Unions can also help disabled workers secure accommodations. Accommodations are adjustments to the ways job duties are typically performed that allow workers with disabilities to get jobs and perform tasks to the same extent as workers without disabilities. These are crucial for helping disabled workers do their jobs, and for employers, they have the added benefit of improving worker productivity and decreasing the amount of money spent on training new hires and on workers’ compensation claims. Many workers with disabilities, however, have a difficult time asking for and receiving the accommodations they need to do their jobs. The University of California workers who went on strike in November 2022 won a contract that establishes a joint labor-management committee to identify accessibility needs, secures temporary work adjustments while accommodations are implemented, and guarantees eight weeks of paid leave for serious health conditions—all of which will help disabled student workers get the accommodations they need to stay on the job now and in the future. Research shows that disabled workers enjoy increased retention in union jobs, making unions important for helping disabled workers stay not only in their jobs but also in the labor force. This is especially significant as millions of workers will experience chronic illnesses and disabilities in their lifetimes—1 in 7 adults has experienced long COVID since 2020—and becoming disabled, even temporarily, can place workers’ ability to support themselves and their families at risk if they do not have enough support from their employers. Because unions give workers and management a process for negotiating working conditions, they play an important role in helping disabled members navigate the process of requesting the accommodations to which they are legally entitled. In fact, academic research has shown that union membership increases the likelihood that a worker will request an accommodation at work, confirming that the role unions play in increasing worker voice on the job extends to the accommodation process. Additionally, workers nationwide have been going on strike to advocate for better health and safety protections.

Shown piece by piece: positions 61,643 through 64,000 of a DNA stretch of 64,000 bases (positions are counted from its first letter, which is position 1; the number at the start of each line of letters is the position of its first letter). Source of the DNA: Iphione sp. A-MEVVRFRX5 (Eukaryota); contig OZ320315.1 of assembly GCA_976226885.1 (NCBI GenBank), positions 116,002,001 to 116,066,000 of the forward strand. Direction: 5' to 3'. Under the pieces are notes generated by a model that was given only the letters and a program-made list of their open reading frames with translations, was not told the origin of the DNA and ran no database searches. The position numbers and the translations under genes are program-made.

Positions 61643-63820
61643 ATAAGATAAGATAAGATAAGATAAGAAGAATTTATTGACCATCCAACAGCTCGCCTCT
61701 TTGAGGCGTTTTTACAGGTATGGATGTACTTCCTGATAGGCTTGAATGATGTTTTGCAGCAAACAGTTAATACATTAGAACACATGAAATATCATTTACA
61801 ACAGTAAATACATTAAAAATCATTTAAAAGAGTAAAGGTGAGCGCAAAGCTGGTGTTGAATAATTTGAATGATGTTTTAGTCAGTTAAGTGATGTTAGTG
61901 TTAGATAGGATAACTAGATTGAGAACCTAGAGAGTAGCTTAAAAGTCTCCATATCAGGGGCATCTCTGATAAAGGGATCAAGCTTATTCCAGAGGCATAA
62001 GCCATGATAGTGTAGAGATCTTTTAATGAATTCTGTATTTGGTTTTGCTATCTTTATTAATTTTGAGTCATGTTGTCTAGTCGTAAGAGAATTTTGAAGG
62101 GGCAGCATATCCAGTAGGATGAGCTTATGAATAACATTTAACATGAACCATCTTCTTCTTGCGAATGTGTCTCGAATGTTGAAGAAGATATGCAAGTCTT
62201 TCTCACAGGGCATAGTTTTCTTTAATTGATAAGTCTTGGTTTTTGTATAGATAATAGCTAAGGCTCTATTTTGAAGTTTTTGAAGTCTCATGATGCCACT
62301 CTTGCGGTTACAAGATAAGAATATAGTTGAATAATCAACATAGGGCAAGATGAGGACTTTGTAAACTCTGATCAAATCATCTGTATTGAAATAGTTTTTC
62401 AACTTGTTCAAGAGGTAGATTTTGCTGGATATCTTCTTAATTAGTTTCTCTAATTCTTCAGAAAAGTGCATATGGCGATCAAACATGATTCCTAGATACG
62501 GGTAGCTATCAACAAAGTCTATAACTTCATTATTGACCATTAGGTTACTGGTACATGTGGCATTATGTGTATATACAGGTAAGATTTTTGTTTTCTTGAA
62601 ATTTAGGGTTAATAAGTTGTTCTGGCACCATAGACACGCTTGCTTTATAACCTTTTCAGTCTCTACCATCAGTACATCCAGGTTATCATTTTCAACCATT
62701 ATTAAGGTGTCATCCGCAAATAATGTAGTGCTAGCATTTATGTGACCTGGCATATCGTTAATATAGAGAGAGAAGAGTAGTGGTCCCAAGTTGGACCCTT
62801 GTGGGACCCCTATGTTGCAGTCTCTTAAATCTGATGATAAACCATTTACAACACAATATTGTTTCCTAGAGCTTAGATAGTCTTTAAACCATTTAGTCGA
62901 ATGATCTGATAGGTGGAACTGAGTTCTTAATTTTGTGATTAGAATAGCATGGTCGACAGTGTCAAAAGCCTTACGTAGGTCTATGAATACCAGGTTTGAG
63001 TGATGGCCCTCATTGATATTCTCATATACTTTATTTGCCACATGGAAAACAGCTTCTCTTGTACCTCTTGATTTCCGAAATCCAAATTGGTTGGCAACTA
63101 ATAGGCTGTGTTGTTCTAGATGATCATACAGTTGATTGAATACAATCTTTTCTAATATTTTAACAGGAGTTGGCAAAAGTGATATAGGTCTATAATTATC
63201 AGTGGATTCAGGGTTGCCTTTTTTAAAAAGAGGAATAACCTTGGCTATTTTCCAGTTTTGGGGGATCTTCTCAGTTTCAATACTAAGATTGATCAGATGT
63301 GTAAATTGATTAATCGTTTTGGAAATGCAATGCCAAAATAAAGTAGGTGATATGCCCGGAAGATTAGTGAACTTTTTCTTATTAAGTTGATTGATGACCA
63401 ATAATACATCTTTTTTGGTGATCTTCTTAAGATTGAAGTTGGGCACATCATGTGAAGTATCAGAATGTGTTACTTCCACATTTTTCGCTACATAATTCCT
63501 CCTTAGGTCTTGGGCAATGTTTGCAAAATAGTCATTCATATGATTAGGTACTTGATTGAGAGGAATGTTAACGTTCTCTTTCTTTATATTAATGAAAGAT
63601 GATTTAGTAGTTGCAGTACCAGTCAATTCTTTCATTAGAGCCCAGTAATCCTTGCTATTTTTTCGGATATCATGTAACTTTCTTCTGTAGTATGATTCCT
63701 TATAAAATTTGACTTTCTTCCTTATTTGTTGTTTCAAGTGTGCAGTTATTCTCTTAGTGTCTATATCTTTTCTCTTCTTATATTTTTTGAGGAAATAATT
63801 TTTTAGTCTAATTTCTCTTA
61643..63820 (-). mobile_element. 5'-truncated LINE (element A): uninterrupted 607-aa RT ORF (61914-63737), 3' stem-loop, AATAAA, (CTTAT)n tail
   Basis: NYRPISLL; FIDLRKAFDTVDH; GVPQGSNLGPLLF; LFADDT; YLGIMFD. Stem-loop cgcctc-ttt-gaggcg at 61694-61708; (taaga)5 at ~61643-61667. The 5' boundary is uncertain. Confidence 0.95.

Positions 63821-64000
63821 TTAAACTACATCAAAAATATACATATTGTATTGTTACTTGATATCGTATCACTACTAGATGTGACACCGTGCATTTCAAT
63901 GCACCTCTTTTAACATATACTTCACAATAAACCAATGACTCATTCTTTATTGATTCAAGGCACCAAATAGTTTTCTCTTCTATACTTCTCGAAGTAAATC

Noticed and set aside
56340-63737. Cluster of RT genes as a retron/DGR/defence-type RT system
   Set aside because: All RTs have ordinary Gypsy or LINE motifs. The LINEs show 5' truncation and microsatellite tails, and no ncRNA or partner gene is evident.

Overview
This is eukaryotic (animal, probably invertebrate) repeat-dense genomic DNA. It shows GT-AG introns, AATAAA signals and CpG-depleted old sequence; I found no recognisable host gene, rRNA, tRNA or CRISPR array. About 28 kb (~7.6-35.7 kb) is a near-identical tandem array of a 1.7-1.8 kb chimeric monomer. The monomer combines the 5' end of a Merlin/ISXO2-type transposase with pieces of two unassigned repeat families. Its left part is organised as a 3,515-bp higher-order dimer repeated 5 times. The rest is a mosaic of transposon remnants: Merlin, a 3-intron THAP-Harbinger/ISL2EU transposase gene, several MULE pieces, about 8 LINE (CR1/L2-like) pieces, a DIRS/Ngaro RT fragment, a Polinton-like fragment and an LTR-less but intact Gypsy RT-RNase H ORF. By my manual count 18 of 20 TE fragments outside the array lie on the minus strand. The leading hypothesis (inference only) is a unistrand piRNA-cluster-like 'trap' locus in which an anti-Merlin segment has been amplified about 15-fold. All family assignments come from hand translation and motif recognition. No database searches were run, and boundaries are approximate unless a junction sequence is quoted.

Union membership offers workers, including those with disabilities, a route to the middle class. The challenges that people with disabilities face in the workforce, including lower wages for similar work and difficulty obtaining and maintaining stable jobs, are the sorts of challenges collective bargaining empowers workers to overcome through negotiation for better wages and working conditions. But the obstacles that prevent millions of workers nationwide from exercising their right to join a union mean fewer workers can experience these benefits. Measures that make joining a union easier—such as the Protecting the Right to Organize (PRO) Act—which would stiffen penalties for union busting and enhance protections for workers trying to organize their colleagues—and the Public Service Freedom to Negotiate Act that proposes strengthening organizing rights in the public sector would help millions of disabled Americans achieve economic justice on the job.